Horatius at the bridge, Renaissance plaquette, Wallace Collection

Wounded as he was Horatius was honorably crowned and conducted into the city by a singing crowd while the populace streamed into the streets to see him. A bronze statue was later erected to him in the comitium because of his heroic act;[6][7] he was given "as much of the public land as he himself could plow around in one day with a yoke of oxen." Every citizen of Rome gave him one day's ration of food, although Dionysius of Halicarnassus does not explain what logistically such a contribution should mean and how and when it was delivered. Horatius was now disabled and could not by law remain in the army or hold public office.[8]

Polybius' brief notice of the story[9] uses Horatius as an example of the men who have "devoted themselves to inevitable death ... to save the lives of other citizens. ... he threw himself into the river with his armor, and there lost his life as he had designed." Though Horatius did not perish in the river, the disability he suffered (and subsequent honorable discharge from the army) ended the life he had previously pursued.

Aftermath[edit]

Horatius' action at the bridge halted the Etruscan attack and forced Lars Porsena to engage in a protracted siege of Rome rather than sacking it outright, which was later concluded by peace treaty with the city intact.

Skeptical points of view[edit]

Although the story appears in many different credible ancient sources, such as Plutarch, Dionysius of Halicarnassus, and Livy, with variations, many historians have been skeptical of the story.

Tacitus mentions in passing that Porsena, "when the city was surrendered," did not violate the seat of Jupiter" (the Capitol).[10] This could mean that perhaps Rome surrendered during or after the battle.

Livy viewed the story as legendary; that is, he repeated accounts that he had read unable to vouch for their authority. Livy found the swimming event hard to believe, quipping "though many missiles fell over him he swam across in safety to his friends, an act of daring more famous than credible with posterity."[3] Florus has something similar to say:[11] "It was on this occasion that those three prodigies and marvels of Rome made their appearance, Horatius, Mucius and Cloelia, who, were they not recorded in our annals, would seem fabulous characters at the present day."

To account for his presence in numerous histories T. J. Cornell further presumes that they relied on "unscrupulous annalists" who "did not hesitate to invent a series of face-saving victories in the immediate aftermath of these defeats"[12] such as the presumed defeat of Rome at the Naevian Meadow. Furthermore, "The annalists of the first century BC are thus seen principally as entertainers...."

Later uses of the theme[edit]

The story is retold in Horatius from the Lays of Ancient Rome by Lord Macaulay, a poem of great popularity in the late nineteenth and the beginning of the twentieth century. Being still well-known today it appears at least in part in the curricula of some secondary schools. The details of the poem often vary from the traditional tale by poetic license. A reference from the book appears also in the 2013 film Oblivion with the quote: "And how can a man die better, than facing fearful odds, for the ashes of his fathers, and the temples of his gods."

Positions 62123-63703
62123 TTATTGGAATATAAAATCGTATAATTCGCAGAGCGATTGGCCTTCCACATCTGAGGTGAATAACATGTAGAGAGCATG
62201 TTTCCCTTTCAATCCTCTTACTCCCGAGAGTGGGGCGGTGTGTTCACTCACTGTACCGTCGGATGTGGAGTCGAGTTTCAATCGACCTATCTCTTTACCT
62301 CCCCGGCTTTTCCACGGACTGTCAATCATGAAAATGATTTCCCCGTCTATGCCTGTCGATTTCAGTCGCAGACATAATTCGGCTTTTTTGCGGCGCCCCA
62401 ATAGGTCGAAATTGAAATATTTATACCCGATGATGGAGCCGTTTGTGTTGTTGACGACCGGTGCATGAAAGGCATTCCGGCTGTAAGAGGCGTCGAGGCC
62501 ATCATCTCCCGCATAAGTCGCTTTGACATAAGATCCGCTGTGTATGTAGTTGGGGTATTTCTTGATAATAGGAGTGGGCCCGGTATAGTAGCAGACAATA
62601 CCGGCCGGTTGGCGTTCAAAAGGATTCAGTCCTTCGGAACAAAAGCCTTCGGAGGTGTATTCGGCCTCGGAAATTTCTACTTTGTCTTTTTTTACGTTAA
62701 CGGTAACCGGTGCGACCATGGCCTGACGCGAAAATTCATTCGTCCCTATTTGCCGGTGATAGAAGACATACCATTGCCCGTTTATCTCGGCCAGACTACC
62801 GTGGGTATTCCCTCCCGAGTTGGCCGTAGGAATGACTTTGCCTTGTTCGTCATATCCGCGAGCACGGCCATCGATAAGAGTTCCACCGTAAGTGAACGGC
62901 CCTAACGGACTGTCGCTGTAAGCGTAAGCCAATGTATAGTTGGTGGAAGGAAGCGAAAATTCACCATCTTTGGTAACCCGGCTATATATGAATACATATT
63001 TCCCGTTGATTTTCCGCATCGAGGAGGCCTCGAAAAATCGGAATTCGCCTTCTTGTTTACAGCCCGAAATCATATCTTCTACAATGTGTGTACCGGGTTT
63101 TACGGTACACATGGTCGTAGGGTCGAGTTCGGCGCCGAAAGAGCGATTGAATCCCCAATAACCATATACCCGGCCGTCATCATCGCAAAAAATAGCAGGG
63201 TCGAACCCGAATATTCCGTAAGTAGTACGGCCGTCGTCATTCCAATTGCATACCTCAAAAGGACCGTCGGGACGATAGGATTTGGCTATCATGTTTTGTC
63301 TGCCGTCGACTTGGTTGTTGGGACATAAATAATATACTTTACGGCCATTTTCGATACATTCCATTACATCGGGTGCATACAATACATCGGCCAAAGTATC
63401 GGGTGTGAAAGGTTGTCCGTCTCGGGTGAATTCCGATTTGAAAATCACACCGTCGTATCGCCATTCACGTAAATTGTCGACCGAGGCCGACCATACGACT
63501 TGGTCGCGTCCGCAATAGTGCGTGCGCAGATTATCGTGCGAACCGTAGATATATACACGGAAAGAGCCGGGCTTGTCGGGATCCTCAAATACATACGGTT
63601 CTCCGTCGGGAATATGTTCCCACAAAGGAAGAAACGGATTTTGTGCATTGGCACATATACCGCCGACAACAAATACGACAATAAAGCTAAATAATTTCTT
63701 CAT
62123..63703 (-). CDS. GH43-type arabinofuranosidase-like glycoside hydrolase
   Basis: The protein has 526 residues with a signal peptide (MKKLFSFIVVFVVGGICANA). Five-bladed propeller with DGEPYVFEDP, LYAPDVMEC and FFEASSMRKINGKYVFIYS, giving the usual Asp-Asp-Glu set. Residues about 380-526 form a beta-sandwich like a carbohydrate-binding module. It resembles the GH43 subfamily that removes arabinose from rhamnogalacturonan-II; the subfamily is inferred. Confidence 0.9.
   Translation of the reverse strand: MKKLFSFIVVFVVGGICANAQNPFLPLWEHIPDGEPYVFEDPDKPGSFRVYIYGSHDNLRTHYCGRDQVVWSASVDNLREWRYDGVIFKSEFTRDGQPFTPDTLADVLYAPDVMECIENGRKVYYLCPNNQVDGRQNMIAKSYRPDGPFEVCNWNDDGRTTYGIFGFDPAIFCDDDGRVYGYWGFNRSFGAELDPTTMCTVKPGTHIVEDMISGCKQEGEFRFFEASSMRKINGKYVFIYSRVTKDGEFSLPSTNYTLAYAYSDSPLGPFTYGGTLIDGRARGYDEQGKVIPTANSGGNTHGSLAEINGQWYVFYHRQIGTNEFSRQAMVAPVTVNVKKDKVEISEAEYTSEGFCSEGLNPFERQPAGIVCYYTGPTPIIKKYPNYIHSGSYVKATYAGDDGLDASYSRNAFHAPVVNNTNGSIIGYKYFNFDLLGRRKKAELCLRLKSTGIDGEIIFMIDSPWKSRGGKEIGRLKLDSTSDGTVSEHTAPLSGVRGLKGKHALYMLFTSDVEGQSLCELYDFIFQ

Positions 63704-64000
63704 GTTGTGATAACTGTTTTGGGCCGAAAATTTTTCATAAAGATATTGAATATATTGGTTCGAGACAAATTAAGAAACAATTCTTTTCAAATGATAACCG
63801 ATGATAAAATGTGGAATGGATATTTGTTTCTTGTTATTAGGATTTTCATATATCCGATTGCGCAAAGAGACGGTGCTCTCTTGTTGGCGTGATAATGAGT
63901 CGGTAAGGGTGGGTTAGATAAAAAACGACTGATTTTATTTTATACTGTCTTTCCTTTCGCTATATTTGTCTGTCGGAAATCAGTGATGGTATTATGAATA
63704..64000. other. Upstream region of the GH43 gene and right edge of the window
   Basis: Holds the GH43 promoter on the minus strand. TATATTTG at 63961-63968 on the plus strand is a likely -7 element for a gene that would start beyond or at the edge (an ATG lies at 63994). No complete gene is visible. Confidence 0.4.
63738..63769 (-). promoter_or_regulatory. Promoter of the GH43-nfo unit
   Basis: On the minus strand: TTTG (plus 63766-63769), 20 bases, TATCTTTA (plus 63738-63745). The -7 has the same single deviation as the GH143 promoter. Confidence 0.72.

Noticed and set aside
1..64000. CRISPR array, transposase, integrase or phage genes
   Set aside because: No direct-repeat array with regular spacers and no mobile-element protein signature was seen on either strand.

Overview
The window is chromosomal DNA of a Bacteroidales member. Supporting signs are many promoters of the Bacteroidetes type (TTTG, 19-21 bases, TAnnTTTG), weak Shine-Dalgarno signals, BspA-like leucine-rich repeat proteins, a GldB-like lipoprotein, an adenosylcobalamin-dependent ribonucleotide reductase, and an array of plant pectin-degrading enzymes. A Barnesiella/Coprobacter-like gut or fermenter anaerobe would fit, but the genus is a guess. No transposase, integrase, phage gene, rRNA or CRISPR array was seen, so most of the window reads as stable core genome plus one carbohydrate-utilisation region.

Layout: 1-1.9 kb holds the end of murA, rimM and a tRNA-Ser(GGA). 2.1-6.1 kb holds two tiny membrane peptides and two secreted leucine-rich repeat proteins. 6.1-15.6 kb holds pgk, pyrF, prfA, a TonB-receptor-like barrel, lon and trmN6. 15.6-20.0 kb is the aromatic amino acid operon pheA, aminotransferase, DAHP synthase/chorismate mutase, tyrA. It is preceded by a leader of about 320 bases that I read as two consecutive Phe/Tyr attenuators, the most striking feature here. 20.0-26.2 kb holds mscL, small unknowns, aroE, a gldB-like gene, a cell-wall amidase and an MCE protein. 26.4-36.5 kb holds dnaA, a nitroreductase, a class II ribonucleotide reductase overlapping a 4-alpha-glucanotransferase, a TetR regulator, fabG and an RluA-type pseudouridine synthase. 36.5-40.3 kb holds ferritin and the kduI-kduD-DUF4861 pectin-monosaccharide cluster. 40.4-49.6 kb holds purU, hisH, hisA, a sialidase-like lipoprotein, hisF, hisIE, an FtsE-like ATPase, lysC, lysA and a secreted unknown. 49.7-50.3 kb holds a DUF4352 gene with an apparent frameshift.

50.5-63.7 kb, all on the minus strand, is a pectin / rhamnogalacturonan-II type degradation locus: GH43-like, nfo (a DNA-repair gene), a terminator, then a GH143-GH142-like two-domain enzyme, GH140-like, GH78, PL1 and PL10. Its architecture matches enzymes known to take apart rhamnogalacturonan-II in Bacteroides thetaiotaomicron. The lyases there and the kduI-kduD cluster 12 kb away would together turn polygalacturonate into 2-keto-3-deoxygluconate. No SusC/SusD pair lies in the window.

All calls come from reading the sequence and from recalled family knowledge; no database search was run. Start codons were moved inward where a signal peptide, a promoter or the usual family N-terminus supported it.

Macaulay's poem is said to have greatly inspired the young Winston Churchill, while at Harrow, "where he could recite pages of the Lays of Ancient Rome."[13] A biographical film about Churchill, Into the Storm (2009), begins with the much older Churchill recite Horatius's mythical words. Later in the film, the same verses feature prominently in a nostalgic and morose address Churchill delivers to his war cabinet.

See also[edit]

References[edit]

  1. ^ Dionysius of Halicarnassus, Romaike Archaiologia, v. 24, 25.
  2. ^ D.H. V.22.
  3. ^ a b c d T.L. II,10.
  4. ^ D.H. V.23.
  5. ^ D.H. V.24.
  6. ^ Pliny the Elder. "Book XXXIV.11". Natural History. "It was for a very different, and more important reason, that the statue of Horatius Cocles was erected, he having singly prevented the enemy from passing the important Sublician bridge." 
  7. ^ Livy, Ab urbe condita, 2.10
  8. ^ D.H. V.25
  9. ^ Polybius. "Book VI.55". History. 
  10. ^ Tacitus. "Book III.72.". Histories. 
  11. ^ Florus, Lucius Annaeus. "Book I.10.". Epitome of Roman History. 
  12. ^ Cornell, I. S.; Moxon, T. J.; Woodman, Anthony John, eds. (1986). The Formation of the Historical Tradition of Early Rome. Past Perspectives: Studies in Greek and Roman Historical Writing (Cambridge: Cambridge University Press). p. 74. 
  13. ^ Lovell, Mary S. (2011). The Churchills -- A Family at the Heart of History. London: Little, Brown. p. 159. ISBN 978-0-316-73282-6. 

Sources[edit]

External links[edit]

  • Lendering, Jona. "Horatius Cocles". Livius Articles on Ancient History. Retrieved 5 August 2009.